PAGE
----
The Proofreader’s Nightmare

Fancy reading a literary giant in more ways than one? For starters, try proofreading James Joyce’s manuscript of Ulysses.

I first read through James Joyce’s collection of short stories, Dubliners. I was already curious about Ulysses, but knew very little about one of the greatest twentieth century texts at the time of my introduction to James Joyce and his Dubliners. It was, after all, not a close reading.

I wondered if my motivations for joining a growing group of dedicated readers of James Joyce’s works was pretentious. But, no, I was hungry, perhaps greedy, to learn more. It would be some years before I began my first reading of Ulysses. And only after that reading did I pursue A Portrait of the Artist as a Young Man. My readings of Joyce’s trilogy of works, at best, have been surreptitious over a period of six months.

Curious, I sat down patiently and doggedly proceeded with a reading of Finnegan’s Wake, hoping that this instalment on the life and times of Stephen Dedalus would offer improvements for me as a conventional reader. While my imagination was now accustomed to being stretched, I was horrified at how difficult this reading was proving to be. To begin, my reading of Joyce’s works had not begun chronologically as it should have. My second reading of Ulysses is an improvement and has been more enjoyable. Reading Finnegans Wake remains a daunting exercise, but through discipline it eases towards enjoyment.

At some stage in the future, I cannot say when this will be, but I will return to the remarkable works of Joyce. When I return, I will read the works in the correct chronological order, beginning once more with Dubliners. But for now, I am absorbed with the works of James Joyce. Honestly, I have enjoyed A Portrait of the Artist as a Young Man the most.


Taking a walk on the wild side of James Joyce’s literary life is no easy task. As an Honours student, I mused on the possibility on doing my independent paper on the literary life of this literary giant, but, for now, this task is too daunting. I have decided to remain poised on my first idea of writing on a South African writer who emigrated to Australia. To borrow a redundant phrase used by Joyce’s excellent biographer, Gordon Bowker, I had an epiphany on one of my characters in a novel I am still drafting. I still feel a sense of liberation in selecting one of Joyce’s grubby female characters that I encountered during my first reading of Dubliners. My creation is a complex, but nicely rounded protagonist.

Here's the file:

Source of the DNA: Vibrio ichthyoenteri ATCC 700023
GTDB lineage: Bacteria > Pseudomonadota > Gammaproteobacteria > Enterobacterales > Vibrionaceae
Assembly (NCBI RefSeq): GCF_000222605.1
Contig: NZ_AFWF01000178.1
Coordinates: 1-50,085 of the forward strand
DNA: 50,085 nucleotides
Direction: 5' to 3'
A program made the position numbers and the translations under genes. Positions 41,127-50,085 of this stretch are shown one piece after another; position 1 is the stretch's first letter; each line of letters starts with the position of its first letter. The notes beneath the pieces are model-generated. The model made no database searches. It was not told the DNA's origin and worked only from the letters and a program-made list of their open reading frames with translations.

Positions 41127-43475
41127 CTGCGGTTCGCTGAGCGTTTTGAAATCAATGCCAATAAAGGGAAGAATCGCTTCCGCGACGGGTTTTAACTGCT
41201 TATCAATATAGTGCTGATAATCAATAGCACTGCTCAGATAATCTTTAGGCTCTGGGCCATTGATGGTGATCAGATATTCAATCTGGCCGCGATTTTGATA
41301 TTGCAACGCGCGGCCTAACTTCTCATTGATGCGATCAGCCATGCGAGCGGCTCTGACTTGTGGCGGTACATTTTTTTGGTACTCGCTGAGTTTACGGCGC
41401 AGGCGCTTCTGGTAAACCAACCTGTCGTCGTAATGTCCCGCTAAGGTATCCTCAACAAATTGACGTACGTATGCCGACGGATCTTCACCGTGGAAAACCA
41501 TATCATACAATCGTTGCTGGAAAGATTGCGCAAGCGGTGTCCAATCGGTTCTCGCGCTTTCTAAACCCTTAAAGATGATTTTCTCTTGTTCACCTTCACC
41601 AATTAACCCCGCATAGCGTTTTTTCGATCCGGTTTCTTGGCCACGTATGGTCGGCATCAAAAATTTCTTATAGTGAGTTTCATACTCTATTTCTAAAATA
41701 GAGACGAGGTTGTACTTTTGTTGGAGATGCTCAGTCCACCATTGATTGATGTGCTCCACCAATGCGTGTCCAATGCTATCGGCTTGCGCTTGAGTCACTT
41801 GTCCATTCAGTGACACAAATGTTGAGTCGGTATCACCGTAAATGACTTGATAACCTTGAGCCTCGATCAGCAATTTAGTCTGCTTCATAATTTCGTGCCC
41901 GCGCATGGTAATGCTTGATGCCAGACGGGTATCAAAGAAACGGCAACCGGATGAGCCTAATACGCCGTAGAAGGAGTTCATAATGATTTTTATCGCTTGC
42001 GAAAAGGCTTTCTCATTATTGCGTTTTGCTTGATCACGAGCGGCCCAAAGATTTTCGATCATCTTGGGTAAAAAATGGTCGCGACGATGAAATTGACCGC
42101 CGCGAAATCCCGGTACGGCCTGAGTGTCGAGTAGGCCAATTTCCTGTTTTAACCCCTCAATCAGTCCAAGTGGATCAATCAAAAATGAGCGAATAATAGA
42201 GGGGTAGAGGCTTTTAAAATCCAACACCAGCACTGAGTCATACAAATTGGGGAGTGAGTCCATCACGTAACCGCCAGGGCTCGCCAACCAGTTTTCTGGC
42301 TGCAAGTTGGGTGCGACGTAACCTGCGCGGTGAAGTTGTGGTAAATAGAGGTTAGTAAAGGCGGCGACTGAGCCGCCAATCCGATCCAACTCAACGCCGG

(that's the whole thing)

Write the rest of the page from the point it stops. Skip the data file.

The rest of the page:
What approaches should we take when reading James Joyce? And what tools should accompany us during our readings? A few literary devices come to mind, but an appreciation of the modernist’s variations of stream of consciousness prose will be useful. Also, if you are remotely religious or idealistic, try to keep an open mind. A good sense of humour, perhaps an Irish sense of irony will help too. I have that in buckets, but one must be alert at all times when reading Ulysses or Finnegan’s Wake.

A vivid sense of imagination is required to read your way through the Ulysses maze, otherwise you will soon be lost. An appreciation, perhaps even a love for the intertext will keep you on course. Perhaps, like me, only after a second reading of Ulysses, you begin to appreciate more Joyce’s motivations for creating complex characters and themes. Or, perhaps you have already reached the status of being described a genius by your peers. Nevertheless, know your Shakespeare and Homer. The first subject seems easy enough, but the next? Well, its all Greek to me anyhow at this stage.

Irish history and politics is a must. Useful too is a cynical dislike of anyone or anything related to the British Empire and colonialism. If you’ve been to Ireland, particularly Dublin, you will recognise many of the realistic imaginings of streets, buildings, names and places which all form part of this epic journey.

Dubliners was first published in 1914. My tattered Penguin Books paperback is dated 1996. A Portrait of the Artist as a Young Man was published in 1916. My Collins Classics edition is just four years old. James Joyce’s most famous work, Ulysses, was originally published by Shakespeare and Company in 1922. My second reading is from a reprinted Penguin Books Modern Classics paperback. I am still peering through Finnegan’s Wake which was published by Faber and Faber Limited in 1939.

Finally, I am so glad I have Gordon Bowker’s biography of James Joyce to fall back on. It was first published by Phoenix in 2012. James Joyce died in Zurich, Switzerland in 1941. At some stage in the future, I hope to read Joyce’s works all over again.


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